[This set up has been tested on SQL Developer 18.3 and Oracle RDBMS 11G. I strongly suggest you not to use any version of SQL Developer older than 18.3 because there are bugs that prevent testing exceptions in functions]

Introduction
It happened a few days ago. I woke up and decided “Enough! Now I really want to set up a proper database unit testing environment for SQL Developer, fixing all the obstacles by myself!”. The point is that by following Oracle instructions you can quickly get your unit test repository up and running for your small local project but for sure not in a corporate environment where more requirements and restrictions apply.
What I mean is: how likely is to have SYS database access, which is required (and lightly overlooked by Oracle as a requirement) in order to create the UT repository with SQL Developer? Even if you do have SYS access, I strongly encourage you to go through the article because there are some tweaks that might be useful to make your environment work better.
This post wants to be a full set up guide to help who wants to get serious about unit testing with SQL Developer and set up a proper repository to use in a corporate production environment. I’ve spent quite some time to solve different issues with SQL Developer, find a way to make it work in a real multi-project environment, understand what’s under the hood and overcome some product limitations. This post is the result of all my findings in this matter. Obviously, I’ve also taken some decisions you can agree with or not, feel free to change anything according to your needs.
Obviously, if you have SYS access and/or want to set up the unit testing framework for just one project, you can skip the initial steps and fly directly to the Unix configuration section.
I really hope this can help you save time and be up and running quickly with a big smile on your face.
Go grab a coffee and let’s start.

Database set up: roles and users (no, you don’t have SYS access!)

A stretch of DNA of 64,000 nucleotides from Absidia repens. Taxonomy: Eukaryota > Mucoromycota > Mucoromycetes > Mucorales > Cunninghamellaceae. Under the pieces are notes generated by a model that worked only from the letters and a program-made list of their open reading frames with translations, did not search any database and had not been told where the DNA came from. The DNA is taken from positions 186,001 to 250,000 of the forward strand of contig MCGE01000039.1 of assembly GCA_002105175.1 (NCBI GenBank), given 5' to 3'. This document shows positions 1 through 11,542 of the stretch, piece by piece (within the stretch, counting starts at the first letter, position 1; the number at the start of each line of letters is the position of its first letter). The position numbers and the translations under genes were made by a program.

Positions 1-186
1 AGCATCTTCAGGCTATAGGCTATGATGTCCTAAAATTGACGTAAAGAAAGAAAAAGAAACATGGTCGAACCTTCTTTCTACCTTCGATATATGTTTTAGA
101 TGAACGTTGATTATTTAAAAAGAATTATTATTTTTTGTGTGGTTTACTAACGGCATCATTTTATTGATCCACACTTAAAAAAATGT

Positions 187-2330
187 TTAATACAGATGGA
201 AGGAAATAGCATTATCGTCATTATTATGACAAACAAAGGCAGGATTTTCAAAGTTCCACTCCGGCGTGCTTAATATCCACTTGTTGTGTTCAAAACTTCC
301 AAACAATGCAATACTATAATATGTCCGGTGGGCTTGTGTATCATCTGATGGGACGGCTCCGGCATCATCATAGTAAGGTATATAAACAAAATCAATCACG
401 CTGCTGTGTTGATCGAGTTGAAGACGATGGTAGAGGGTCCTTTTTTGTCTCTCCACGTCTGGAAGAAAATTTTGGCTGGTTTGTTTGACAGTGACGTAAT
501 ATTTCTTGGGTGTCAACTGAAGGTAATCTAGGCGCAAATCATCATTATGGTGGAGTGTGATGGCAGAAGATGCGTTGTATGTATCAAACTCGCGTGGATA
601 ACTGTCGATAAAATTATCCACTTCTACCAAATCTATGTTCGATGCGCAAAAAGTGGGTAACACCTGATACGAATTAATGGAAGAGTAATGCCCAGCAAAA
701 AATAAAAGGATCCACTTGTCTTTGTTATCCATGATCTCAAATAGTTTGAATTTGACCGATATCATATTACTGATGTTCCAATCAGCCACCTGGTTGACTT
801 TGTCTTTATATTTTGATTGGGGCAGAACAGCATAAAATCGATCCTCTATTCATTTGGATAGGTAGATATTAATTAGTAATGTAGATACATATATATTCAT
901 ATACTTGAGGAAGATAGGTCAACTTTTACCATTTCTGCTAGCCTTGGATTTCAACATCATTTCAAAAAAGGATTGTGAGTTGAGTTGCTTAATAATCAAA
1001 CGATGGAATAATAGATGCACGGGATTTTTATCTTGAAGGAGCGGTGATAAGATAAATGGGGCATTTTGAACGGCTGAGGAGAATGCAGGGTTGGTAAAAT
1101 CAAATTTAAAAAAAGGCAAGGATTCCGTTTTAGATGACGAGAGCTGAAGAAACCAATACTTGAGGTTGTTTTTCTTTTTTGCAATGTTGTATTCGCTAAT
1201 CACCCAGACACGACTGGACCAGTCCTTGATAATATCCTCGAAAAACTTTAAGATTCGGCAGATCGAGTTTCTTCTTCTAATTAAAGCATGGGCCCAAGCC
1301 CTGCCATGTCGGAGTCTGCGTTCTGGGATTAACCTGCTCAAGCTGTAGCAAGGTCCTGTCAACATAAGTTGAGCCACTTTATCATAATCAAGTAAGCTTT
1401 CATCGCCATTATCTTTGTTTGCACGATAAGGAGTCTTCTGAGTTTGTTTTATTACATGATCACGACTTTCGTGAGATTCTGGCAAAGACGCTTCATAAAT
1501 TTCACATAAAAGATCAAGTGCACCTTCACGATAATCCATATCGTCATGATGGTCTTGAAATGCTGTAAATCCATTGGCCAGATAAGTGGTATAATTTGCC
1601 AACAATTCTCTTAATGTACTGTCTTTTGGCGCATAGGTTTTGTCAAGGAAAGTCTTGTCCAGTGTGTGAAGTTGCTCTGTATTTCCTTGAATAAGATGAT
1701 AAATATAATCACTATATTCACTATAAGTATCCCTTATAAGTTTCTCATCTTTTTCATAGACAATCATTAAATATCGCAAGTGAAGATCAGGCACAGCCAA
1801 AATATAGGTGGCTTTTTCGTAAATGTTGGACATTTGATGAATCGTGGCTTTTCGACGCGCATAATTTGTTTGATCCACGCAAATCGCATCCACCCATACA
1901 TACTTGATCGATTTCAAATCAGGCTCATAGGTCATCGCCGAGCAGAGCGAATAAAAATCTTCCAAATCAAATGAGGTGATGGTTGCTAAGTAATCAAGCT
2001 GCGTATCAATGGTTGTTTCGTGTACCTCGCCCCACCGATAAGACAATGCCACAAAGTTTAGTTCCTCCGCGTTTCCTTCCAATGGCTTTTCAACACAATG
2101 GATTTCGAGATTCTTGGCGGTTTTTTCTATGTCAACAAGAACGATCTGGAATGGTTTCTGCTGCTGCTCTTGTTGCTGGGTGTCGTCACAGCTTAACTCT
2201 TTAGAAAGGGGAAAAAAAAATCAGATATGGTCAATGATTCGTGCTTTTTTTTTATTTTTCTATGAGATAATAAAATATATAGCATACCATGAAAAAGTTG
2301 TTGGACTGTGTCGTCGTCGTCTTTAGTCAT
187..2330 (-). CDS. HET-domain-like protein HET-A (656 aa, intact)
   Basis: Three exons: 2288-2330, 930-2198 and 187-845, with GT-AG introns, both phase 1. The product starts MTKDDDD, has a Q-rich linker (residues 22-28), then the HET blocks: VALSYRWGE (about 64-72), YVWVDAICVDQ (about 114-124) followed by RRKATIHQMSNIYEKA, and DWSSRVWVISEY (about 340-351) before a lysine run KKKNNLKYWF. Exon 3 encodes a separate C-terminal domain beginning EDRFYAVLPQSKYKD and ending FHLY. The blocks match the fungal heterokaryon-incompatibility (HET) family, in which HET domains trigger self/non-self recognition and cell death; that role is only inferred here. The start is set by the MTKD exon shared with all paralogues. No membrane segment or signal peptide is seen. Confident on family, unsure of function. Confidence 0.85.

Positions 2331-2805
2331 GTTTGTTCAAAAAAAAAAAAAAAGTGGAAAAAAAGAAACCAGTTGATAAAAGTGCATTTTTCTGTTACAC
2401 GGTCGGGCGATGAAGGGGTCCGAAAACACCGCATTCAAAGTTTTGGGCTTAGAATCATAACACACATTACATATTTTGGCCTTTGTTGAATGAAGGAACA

Assuming that you don’t have SYS access, if you want to use the unit testing capabilities of SQL Developer you’ll have to go through some manual steps.

Step 1: create the required roles UT_REPO_ADMINISTRATOR and UT_REPO_USER
This is something that the DBA should be able to do without any problems and after receiving a proper request/ticket

Step 2: create users
As stated in the Oracle manual, there are 2 different types of UT repository that can be created: unshared and shared. The first one means that you have one Oracle user with its own repository. All developers will have to connect with the same admin user in order to use that unshared repository. Do you want all your developers to be admin of the UT repository? No, you don’t, believe me. My personal suggestion is to use a shared repository and create 2 users: one admin (let’s call it UT_ADMIN) and one normal user that will be shared across all developers (UT_USER). After that, grant the proper privileges and roles as shown below, another task for our DBA

Step 3: create the UT repository
Now we are ready to finally set up our repository. In SQL Developer, create 2 new connections for UT_ADMIN and UT_USER then

– go under “View” and click on “Unit Test” to activate the UT panel
– go under “Tools”, “Unit Test” and “Select Current Repository…”. You will be asked to specify the connection: choose UT_ADMIN and press OK. A message will warn you that there is no repository under that schema and will ask if you want to create one. Press “Yes”.

Normally, if we hadn’t done the previous step, we would be asked to provide SYS credentials. Users and privileges are already in place so SQL Developer now only needs to create the repository objects.
At this point, you should be able to see the repository structure on the bottom left with all the folders. At the moment this is an unshared repository, which we already decided to change.

  • – go to “Tools”, “UnitTest” and click on “Select As Shared Repository”. You’ll get a confirmation message after a few seconds. Done.